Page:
Puritan Board Sophomore
I don’t know if my last post pointed it out clearly, but I am not anti-contraception. And I am not rejecting the use of scripture, but that we should examine carefully the Fathers teachings in light of scripture. This would include their hermeutical use of scripture and application there of. I do not think contraception should, nor do I think it is wise, to be a preached conscience binding topic, for the reasons I gave in a earlier post.Grimmson,
I agree that we shouldn't *ignore* what the great teachers of the faith say. I am not ignoring them. I am testing their arguments against what scripture says.There a big difference talking from maryology/"maryolatry" and contraception. We do not want to ignore, as Protestants, the exercise of wise teachings and use of wisdom of our Fathers in the faith. They read the scriptures, just as we do today. It is not like the scriptures suddenly disappeared as can be seen from Chrysostom to Aquinas. Did some of them have an interpretation different from us? No doubt, but we would be a fool to ignore what the great teachers of the faith said. Let us not compare contraception to non-biblical traditional thoughts of Mary, such as the conceived immaculate/ perpetual virginity/ prayers to Mary/ assumed bodily into heaven. It is a comparison of apples to spinach. You thought I say oranges didn’t you?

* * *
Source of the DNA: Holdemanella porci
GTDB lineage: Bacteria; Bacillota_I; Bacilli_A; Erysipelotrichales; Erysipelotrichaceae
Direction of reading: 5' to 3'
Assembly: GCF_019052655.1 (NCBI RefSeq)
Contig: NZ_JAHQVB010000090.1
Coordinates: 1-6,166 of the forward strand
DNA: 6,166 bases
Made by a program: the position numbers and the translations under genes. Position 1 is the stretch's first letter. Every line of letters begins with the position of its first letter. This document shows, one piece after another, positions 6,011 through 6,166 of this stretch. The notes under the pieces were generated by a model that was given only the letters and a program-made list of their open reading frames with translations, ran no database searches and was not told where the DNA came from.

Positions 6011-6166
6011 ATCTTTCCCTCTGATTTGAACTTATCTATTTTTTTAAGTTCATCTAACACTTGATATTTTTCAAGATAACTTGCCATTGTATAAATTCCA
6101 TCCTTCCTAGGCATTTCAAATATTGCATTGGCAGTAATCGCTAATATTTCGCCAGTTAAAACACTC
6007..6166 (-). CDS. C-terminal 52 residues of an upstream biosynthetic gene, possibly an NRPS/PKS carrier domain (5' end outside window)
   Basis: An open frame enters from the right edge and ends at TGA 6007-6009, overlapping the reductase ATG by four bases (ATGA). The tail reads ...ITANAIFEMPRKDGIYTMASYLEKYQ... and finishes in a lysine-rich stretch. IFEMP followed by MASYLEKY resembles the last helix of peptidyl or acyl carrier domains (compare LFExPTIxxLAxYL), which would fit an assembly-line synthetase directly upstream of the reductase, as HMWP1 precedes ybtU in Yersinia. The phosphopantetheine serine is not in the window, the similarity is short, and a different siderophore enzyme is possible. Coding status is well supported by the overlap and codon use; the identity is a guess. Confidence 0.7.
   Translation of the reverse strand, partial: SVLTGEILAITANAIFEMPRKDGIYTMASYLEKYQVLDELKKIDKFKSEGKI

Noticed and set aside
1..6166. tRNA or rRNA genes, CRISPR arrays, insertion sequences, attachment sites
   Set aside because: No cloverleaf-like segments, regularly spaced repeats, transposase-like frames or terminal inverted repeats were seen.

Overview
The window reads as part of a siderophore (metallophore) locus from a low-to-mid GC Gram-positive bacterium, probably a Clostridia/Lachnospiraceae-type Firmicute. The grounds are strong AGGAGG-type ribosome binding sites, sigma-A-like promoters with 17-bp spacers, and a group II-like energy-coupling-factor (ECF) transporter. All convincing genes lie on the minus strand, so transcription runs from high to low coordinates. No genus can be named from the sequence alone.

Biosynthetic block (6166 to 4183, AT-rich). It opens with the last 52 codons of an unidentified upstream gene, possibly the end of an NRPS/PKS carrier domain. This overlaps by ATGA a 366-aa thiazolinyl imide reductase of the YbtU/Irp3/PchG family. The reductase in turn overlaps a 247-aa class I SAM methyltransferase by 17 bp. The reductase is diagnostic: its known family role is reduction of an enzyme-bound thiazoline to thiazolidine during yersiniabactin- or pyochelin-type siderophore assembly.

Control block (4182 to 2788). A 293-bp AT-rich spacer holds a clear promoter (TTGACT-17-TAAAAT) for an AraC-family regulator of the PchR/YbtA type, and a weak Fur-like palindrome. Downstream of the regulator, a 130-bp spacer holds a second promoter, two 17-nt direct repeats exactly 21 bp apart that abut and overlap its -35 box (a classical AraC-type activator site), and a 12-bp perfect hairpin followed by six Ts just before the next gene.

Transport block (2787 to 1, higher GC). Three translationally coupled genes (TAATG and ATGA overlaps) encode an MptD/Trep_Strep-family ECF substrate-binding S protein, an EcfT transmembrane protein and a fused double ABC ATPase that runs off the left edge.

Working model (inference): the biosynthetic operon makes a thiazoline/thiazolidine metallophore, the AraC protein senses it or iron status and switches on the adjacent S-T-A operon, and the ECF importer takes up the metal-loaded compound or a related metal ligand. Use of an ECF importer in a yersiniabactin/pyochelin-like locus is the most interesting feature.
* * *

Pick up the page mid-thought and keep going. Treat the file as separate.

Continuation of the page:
The reason I think it is parallel to Maryolatry is not because I think that it is equally grave to pray to Mary, and to look at the patristic writers rather than the scriptures; I am simply pointing out that we rejected Maryolatry for the same reason that I believe we should reject the binding of anti-contraception on the people of God: it cannot be found in scripture.
Also, while it is true that the patristic writers read the scriptures [and, again, I think Noonan has done a good job in showing that anti-contraception teaching developed over time], still we have to understand that the people of God do grow in our knowledge. Chomskian syntax was unknown to the patristic writers, as were the modern day fields of semantics and pragmatics. Also, a whole lot of research is being done right now on the relationship between all of the major divisions of linguistics. In terms of extrabiblical material, most of the Northwest Semitic inscriptions had yet to be found, no one knew of the material Akkadian, Sumerian, Ugaritic, or Egyptian Hieroglyphics. I believe that God has given us this knowledge so that we can use it to better understand his word, not *ignoring* what people in the past have said, but *correcting* what people in the past have said. We should seek to use all the tools God has given us to become more and more accurate in our understanding of scripture
And I think Adam would basically be in agreement with me. If I am wrong Adam then correct me.